Such uncertainty is anathema to Gordon Corrigan, whose Waterloo: A New History of the Battle and its Armies is, among other things, a compilation of corrections to what Corrigan claims are the mistakes of earlier authors whose error-strewn accounts have passed into legend. As in his earlier books on the First and Second World Wars, Corrigan, a former officer of the Gurkhas, offers a brisk, no-nonsense, soldierly account, which is packed with facts. Some of these are fascinating: for example, the notion that all military equestrian art from this period – including depictions of Waterloo – is inaccurate. It took the invention of photography to show that it is anatomically impossible for a horse to gallop with its forelegs simultaneous-ly extended.
Robert Kershaw’s 24 Hours at Waterloo: 18 June 1815 is also an ex-soldier’s book, and more formulaic than Corrigan’s, perhaps because it is part of a series. Nonetheless, Kershaw writes well and makes sense of the battle. His focus, perhaps unsurprisingly, is very much on the fighting itself and the men who took part, rather than on the grand strategy and tactical manoeuvring that preceded it and the unravelling of Napoleon’s power that followed.
Bernard Cornwell has found deserved popularity with his Sharpe series of historically accurate novels set in the Napoleonic Wars. For the first time, he turns his gung-ho novelist’s skill to an actual account of the supreme battle of that conflict. Waterloo: The History of Four Days, Three Armies and Three Battles works admirably well and Sharpe fans will not be disappointed.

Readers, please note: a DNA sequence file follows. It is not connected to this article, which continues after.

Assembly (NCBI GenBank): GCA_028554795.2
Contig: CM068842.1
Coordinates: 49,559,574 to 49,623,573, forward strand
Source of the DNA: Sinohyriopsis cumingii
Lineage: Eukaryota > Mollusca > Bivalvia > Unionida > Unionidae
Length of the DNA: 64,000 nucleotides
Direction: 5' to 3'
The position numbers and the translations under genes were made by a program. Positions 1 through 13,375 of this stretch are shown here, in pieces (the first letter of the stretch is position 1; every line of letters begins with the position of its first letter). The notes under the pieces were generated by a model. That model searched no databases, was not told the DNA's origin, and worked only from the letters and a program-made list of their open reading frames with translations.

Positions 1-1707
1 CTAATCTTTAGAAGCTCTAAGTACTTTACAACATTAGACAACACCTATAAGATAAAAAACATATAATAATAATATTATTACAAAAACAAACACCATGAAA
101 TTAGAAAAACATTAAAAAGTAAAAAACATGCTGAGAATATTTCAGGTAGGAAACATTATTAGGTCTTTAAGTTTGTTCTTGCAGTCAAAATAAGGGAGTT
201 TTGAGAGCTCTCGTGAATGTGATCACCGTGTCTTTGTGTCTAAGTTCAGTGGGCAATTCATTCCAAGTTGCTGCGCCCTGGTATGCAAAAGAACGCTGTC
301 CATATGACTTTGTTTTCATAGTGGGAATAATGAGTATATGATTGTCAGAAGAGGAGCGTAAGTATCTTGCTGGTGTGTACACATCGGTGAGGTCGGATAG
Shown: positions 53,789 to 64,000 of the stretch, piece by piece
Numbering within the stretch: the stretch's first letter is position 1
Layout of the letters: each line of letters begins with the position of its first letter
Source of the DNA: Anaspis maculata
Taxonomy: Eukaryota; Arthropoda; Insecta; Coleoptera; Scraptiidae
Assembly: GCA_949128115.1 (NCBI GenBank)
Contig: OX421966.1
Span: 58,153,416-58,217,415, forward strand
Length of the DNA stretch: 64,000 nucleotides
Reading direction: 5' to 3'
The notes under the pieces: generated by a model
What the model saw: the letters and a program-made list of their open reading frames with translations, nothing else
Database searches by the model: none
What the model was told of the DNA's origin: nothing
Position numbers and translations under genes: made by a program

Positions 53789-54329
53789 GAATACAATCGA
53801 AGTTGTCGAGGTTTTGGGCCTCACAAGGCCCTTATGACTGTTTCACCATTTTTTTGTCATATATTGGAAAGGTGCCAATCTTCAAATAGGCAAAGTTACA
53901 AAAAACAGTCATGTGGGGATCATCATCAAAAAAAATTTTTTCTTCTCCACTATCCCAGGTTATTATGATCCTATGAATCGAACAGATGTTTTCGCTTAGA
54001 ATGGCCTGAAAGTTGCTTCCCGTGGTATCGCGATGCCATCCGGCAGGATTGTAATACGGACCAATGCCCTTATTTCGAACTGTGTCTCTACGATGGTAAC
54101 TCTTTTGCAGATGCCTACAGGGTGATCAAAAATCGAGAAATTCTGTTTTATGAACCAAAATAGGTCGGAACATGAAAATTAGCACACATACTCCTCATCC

Finally, Paul O’Keeffe’s Waterloo: The Aftermath concerns itself with the aftershocks of the French defeat. The battle itself is summarily dealt with, before a lengthy section based on eyewitness accounts, aptly titled ‘Shambles’, vividly describes the almost unprecedented carnage – mangled limbs, severed heads, screaming horses, and blood and bones.
Inured though I am to gruesome battlefield descriptions, I found O’Keeffe’s liberal use of contemporary accounts chilling in their gut-wrenching horror. While we might be used to modern atrocities and savagery, his descriptions of Belgian peasants stripping the clothes from corpses – and sometimes from those only wounded – are repulsive enough. They are topped, however, by stories of ghouls who toured the battlefield chiselling the teeth from the living and the dead alike in order to convert them into dentures that became known as ‘Waterloo teeth’, making a healthy profit in the process.
When five books on the same subject appear simultaneously, a reviewer feels duty-bound to recommend one. In this case, all are superb. They describe the same events from differing perspectives. If you want a complete and detailed overview set firmly in the politics of the period, go for Clayton’s book. If you are after revisionism, Corrigan is a better choice. You should opt for Kershaw for a clear and straightforward military view and Cornwell if you prefer your military history written with all the excitement of a popular novel. For sheer writing quality and grim realism, I would not miss O’Keeffe.